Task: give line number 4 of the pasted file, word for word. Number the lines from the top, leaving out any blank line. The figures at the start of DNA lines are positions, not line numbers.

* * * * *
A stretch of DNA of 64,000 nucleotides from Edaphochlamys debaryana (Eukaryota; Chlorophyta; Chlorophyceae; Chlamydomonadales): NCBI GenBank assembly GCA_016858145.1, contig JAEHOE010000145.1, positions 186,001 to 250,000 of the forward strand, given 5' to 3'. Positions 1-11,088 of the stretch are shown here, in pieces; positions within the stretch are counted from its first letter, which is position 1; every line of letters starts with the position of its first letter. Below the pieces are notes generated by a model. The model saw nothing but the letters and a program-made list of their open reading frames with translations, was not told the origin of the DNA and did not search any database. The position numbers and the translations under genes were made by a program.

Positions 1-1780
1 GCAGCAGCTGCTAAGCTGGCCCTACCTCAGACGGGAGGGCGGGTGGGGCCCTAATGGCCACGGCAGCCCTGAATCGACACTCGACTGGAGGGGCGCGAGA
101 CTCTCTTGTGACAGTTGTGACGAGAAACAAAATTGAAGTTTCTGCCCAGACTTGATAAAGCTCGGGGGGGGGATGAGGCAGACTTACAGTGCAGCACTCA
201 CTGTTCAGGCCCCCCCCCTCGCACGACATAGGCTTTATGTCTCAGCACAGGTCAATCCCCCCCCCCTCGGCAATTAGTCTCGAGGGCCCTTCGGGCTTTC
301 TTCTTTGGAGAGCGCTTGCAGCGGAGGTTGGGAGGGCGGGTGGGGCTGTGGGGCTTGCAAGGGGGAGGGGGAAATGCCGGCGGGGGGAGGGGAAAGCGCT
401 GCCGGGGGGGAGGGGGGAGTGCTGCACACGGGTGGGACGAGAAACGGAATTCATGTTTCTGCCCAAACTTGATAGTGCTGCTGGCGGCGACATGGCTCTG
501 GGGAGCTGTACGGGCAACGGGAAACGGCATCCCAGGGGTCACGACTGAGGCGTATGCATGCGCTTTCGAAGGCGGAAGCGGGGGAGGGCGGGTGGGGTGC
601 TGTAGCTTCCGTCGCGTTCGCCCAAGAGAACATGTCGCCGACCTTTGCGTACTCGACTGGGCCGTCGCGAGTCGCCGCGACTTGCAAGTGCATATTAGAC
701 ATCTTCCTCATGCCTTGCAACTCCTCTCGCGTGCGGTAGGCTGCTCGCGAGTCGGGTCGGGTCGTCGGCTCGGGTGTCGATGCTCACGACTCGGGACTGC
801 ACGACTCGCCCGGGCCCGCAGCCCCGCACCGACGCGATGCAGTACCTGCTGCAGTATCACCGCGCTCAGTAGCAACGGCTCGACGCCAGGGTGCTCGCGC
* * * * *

101 CTCTCTTGTGACAGTTGTGACGAGAAACAAAATTGAAGTTTCTGCCCAGACTTGATAAAGCTCGGGGGGGGGATGAGGCAGACTTACAGTGCAGCACTCA